and start the conversation with an art investor?

It’s easy. You first create a portfolio of work (which is the hard part and could take years) and then you start to talk about it and the art world online. Facebook is alright, but not the best or a safe place to be due to copyright issues.

Instead, start a WordPress Blog and hook it to a Twitter account.

The secret is to go to the investor and don’t expect them to come to you.

Once you have your communication system set up and operating efficiently you can then start to crash the big parties, but before you do, take time to learn what the big players are interested in and what they talk about. HINT: It might not be art. Sit back for a while and just watch, and when you see an opportunity to contribute to the conversation slip in subtly and say your piece. Don’t get carried away with strong opinions right from the start, and don’t say too much. Whatever you do, don’t mention your art, or worse, promote yourself. Bragging is a career killer in any industry. You can of course mention that you’re an artist, but make them come to you. It’s the old 90/10 rule where you lean in 90% of the way for the first kiss, and wait for the other person to lean in the rest of the way to seal the deal and lock lips with you. Don’t be over eager.

Who are today’s Art Collectors?

They come in all shapes and flavors from the ultra rich like art investor Dakis Joannou who will often share their collections in semi-private invitation only spaces and who do it for tax breaks, to risk-taking collectors who specialize in emerging artists and who are truly excited to be involved in the art world and buy what they love. Plus there are new era collectors who buy exclusively online and who used to go to art galleries and artists’ studios, but now recognize the ease of using social media to find treasures. Some investors are pseudo socialites who invest for prestige and to create the perception of wealth. There are also lifestyle buyers who love the artists as much as their work and follow them religiously. And lastly, art investment manipulators who buy through hedge funds and purchase only the most expensive pieces as speculators hoping the price will increase rapidly so they can dump it for a profit.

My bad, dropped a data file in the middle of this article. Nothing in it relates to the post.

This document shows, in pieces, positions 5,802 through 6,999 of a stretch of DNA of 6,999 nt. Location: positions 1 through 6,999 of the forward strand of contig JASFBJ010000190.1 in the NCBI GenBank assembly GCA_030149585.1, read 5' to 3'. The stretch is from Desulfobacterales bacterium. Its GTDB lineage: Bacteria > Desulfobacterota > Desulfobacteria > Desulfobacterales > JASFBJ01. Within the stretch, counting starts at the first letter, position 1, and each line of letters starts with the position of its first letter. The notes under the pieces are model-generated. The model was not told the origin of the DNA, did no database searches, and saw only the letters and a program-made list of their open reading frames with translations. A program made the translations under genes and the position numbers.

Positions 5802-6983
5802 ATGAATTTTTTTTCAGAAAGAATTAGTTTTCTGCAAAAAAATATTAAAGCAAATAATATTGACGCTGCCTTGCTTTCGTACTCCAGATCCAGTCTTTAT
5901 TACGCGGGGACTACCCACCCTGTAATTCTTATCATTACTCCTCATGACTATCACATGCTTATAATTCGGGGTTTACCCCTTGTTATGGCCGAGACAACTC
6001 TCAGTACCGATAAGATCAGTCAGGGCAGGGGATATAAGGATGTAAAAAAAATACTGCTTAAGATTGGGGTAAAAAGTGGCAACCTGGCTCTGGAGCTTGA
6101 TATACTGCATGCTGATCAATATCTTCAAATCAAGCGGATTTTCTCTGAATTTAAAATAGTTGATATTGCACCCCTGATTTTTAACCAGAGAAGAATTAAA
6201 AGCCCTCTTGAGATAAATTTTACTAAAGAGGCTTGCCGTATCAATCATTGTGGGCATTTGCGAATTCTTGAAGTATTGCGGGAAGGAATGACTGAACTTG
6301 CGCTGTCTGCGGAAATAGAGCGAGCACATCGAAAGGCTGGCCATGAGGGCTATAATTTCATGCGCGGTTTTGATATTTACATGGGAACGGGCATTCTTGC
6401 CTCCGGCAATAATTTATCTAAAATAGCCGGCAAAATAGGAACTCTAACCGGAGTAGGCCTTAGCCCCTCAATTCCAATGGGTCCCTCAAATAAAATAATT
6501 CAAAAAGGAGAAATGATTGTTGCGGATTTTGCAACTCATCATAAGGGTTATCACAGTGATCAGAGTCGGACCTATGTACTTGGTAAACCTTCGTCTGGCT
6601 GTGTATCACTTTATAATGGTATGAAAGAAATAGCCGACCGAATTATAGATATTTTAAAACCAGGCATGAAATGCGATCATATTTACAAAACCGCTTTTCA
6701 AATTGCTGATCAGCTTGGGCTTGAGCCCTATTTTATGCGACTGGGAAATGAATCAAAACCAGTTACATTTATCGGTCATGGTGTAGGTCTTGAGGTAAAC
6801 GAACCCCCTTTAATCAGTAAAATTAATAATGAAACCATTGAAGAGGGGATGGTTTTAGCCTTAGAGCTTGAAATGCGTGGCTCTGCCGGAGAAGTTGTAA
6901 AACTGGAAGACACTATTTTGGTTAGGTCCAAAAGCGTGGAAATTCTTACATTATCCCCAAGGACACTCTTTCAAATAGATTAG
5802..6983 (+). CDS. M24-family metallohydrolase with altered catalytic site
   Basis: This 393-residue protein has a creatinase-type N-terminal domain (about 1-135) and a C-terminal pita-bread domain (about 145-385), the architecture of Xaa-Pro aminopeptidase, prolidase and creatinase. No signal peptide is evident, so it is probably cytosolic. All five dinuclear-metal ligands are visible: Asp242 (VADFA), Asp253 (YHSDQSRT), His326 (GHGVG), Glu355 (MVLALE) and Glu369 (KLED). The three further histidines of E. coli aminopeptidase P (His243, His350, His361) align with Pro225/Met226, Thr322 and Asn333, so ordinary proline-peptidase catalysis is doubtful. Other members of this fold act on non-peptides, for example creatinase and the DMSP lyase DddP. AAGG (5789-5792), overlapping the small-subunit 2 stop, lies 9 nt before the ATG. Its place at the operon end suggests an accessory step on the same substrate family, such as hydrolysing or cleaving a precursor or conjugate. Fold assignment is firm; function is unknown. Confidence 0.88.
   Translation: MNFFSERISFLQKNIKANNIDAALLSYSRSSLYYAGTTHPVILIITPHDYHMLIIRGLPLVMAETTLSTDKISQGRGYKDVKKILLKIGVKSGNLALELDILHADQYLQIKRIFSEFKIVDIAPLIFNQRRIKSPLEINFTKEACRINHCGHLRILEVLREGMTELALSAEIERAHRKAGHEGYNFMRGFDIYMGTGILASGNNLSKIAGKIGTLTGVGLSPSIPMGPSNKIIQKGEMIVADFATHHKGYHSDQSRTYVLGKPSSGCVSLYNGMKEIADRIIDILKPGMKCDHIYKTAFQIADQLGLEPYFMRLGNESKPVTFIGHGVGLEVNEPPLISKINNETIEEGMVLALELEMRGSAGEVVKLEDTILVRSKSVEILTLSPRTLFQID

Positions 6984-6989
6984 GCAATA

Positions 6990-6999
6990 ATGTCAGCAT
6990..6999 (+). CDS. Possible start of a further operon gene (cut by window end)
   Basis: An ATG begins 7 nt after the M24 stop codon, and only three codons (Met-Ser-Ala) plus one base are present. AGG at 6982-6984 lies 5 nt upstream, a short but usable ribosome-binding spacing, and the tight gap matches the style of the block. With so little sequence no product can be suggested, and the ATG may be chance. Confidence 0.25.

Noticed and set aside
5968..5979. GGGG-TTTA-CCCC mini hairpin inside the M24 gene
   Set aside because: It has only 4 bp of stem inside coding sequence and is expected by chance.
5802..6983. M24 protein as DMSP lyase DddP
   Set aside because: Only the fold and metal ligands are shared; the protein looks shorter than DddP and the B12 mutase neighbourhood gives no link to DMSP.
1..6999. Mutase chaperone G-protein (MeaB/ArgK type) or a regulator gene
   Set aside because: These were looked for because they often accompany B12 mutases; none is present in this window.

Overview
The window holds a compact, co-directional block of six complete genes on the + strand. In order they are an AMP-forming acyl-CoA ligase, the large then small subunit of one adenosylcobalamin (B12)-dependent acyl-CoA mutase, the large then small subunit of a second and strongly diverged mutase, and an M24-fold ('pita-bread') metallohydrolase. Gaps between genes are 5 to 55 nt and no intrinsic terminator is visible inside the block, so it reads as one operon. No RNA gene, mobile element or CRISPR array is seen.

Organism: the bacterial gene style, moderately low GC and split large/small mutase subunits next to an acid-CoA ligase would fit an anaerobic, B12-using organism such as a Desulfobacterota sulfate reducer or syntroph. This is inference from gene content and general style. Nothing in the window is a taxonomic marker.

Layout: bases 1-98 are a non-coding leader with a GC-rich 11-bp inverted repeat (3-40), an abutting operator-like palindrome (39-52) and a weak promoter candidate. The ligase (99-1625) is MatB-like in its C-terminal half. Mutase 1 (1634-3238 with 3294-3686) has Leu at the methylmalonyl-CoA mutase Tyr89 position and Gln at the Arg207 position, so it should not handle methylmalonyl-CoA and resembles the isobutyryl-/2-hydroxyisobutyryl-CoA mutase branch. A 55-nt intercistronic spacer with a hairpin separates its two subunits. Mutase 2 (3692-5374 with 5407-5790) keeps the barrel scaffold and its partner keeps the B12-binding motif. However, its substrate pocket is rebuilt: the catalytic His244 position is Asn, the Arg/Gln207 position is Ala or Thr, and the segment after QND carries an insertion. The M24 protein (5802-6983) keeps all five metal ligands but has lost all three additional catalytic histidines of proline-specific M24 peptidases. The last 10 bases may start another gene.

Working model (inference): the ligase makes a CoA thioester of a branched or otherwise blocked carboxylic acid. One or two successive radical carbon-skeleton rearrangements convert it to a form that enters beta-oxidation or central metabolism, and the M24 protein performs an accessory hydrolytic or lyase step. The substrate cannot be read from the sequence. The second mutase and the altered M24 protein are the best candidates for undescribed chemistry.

They all have their idiosyncrasies and it is up to you as an artist to decide who works best for you at the time.

The art world has been hit by “disruptive marketing” just like other industries, and if you know how the process works you can leverage it to your advantage.

Here’s a small cross section of Art Investors:

Heidi Dillon
Heidi Dillion Art Investor Article
Heidi Dillon Website
Heidi Dillon Blog
Heidi Dillon Twitter
Heidi Dillon  Instagram

Fashen an Art Collecting DJ
Fashen Art Investor Article
Fashen InstaGram
Fashen Twitter
Fashen Facebook

Torsten Butzen
Torsten Butzen Art Investor Article
Torsten Butzen InstaGram

Dakis Joannou
Dakis Joannou Blouin Art Investor Article
Dakis Joannou Forbes Article

Bob Rennie
Bob Rennie Bloomberg Art Investor Article
Bob Rennie Website
Bob Rennie Twitter
Bob Rennie Facebook

Here are 9 more Art Collectors from ArtNetNews …

Looking for advice in this respect? Contact Us, we can help!